It’s a very physical role for DiCaprio, and as is ever the case with this kind of part, if you’re actually there freezing your bollocks off and getting wrecked by the environment, are you really acting? Although not really his finest hour, and he deserved a much better screenplay, few could begrudge him his long overdue Oscar win. For anyone who has seen ‘The Big Sky’ (52) starring the late, great Kirk Douglas (it’s a much better film incidentally), then you will undoubtedly notice some large-scale and not-so-subtle parallels with ‘The Revenant’, and indeed here the scene where someone guts an animal and climbs inside its carcass has almost certainly been taken directly from ‘Headhunters’ (2011). Massive disappointment from the director and writers – Iñarritu and Mark L. Smith, who based their work partly on Michael Punke’s 2002 novel of the same name detailing the adventures of the real-life Glass. I remember a surge of gratefulness when this finally finished that definitely made it a memorable entry in my log of long and painful cinematic experiences.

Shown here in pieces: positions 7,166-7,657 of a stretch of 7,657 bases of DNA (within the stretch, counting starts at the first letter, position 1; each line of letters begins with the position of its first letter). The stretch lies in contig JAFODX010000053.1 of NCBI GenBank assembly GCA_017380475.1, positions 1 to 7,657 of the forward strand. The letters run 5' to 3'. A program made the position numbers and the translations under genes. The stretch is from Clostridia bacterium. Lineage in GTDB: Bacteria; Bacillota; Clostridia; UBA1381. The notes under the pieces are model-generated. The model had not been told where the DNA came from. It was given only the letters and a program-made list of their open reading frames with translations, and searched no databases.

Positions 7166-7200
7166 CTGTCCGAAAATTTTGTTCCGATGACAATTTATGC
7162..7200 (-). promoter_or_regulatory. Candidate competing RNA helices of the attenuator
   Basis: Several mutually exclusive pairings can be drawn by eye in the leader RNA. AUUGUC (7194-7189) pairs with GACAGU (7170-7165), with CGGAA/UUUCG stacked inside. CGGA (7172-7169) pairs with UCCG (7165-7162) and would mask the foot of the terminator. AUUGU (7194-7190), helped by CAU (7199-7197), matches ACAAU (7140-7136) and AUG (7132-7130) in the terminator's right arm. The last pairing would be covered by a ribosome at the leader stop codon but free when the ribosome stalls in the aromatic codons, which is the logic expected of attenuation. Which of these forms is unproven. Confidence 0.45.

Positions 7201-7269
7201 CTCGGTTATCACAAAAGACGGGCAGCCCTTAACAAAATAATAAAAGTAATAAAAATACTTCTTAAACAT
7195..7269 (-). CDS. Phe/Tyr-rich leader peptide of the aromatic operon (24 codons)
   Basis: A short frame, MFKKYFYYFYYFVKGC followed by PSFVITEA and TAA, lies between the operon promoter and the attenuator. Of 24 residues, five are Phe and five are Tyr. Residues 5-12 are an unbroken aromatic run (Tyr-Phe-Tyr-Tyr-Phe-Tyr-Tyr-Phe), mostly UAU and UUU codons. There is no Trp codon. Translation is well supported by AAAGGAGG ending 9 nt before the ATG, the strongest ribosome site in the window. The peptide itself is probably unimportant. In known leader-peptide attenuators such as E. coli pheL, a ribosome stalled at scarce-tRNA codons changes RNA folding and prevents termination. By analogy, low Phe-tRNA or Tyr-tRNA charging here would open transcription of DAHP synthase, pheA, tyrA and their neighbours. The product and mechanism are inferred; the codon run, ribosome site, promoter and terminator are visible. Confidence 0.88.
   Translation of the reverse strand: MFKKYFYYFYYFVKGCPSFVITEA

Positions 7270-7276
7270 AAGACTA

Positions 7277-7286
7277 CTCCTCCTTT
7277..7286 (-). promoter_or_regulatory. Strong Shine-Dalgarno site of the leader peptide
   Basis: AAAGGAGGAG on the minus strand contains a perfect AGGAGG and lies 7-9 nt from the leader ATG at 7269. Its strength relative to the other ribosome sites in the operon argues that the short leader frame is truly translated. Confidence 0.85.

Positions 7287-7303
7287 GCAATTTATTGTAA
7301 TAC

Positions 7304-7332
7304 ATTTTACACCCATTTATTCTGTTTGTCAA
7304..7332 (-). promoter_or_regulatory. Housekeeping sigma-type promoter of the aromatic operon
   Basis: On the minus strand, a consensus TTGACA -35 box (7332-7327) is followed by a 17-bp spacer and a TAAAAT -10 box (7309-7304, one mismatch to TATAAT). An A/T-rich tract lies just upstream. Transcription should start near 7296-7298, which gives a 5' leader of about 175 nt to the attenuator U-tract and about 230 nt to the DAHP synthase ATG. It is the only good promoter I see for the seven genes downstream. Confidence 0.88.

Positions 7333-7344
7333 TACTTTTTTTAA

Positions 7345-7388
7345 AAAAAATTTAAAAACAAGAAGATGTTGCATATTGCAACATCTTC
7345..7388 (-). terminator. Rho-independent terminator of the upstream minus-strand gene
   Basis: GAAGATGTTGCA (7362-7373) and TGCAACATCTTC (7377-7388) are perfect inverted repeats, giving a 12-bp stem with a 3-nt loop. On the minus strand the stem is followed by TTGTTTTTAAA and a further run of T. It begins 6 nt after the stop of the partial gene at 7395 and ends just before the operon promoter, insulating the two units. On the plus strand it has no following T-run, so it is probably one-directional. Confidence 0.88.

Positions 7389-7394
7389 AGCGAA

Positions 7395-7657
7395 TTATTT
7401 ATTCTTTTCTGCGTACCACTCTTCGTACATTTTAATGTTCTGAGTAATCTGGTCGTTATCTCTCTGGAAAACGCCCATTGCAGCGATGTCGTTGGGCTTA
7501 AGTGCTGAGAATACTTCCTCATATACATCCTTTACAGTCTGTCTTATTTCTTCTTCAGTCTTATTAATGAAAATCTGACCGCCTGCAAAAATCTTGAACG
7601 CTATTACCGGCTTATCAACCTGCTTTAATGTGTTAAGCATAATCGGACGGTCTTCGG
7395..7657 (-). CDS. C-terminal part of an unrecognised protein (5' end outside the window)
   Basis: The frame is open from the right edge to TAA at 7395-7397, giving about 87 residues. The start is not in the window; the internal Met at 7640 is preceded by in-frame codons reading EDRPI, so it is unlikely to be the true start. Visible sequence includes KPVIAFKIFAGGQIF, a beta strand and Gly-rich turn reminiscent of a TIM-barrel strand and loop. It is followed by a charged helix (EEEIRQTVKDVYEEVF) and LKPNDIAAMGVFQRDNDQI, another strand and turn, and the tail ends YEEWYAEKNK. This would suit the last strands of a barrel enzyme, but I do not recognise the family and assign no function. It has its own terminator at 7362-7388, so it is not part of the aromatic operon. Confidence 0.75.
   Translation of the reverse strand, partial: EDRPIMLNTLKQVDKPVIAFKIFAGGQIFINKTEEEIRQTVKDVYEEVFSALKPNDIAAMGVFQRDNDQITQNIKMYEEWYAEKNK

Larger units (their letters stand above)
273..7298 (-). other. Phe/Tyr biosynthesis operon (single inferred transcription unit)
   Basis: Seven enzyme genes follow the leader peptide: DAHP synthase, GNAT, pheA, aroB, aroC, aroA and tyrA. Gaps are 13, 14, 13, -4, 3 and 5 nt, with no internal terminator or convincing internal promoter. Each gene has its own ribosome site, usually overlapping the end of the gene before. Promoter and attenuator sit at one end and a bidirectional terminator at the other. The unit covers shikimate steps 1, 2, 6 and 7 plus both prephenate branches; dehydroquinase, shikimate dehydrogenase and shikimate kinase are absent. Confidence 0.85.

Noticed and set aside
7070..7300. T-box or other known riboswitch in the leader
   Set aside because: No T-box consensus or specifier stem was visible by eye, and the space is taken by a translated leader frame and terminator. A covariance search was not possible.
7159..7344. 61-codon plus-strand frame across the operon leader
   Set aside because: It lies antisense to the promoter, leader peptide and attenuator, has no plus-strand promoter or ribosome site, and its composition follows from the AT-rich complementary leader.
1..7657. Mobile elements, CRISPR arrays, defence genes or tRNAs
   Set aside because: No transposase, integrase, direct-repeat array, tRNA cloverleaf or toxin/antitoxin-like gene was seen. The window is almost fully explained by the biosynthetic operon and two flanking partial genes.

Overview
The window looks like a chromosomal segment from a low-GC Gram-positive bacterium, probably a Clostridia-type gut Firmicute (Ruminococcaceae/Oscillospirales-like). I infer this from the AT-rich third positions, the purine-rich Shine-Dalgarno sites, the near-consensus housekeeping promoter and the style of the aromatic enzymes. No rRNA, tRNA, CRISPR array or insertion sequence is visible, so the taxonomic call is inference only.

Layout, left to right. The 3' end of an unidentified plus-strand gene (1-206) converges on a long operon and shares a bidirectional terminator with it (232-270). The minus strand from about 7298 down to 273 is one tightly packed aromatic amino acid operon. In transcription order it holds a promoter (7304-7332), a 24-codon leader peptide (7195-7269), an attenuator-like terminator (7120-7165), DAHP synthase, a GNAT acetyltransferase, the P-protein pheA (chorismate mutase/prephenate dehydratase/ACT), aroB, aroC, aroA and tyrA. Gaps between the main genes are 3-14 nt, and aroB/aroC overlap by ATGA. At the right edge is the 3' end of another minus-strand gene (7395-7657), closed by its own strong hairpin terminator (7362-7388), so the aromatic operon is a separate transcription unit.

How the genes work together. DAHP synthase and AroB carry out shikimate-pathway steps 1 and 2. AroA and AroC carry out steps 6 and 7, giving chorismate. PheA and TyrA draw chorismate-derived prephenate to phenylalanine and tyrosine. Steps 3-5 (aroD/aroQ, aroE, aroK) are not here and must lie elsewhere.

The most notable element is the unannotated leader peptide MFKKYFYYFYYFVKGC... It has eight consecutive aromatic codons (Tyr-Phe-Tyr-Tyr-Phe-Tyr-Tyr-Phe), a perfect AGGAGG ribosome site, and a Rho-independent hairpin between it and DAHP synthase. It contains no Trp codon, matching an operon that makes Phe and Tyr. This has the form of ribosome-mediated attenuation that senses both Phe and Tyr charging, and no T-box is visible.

I almost forgot – show of hands, who actually knows what ‘revenant’ means? Hmm, I don’t see many hands going up out there – apart from you, but you are lying to yourself. Here is the definition I’ve swiped from


Revenant –  noun  1) a person who returns
                              2) a person who returns as a spirit after death; ghost

              Brit. dic.  noun  1) something, esp a ghost, that returns  

  ORIGIN: C19: from French: ghost, from revenir to come back, from Latin
revenīre, from re- + venīre to come

Destry Rides Again  (1939)    79/100

Rating :   79/100                                                                       94 Min        PG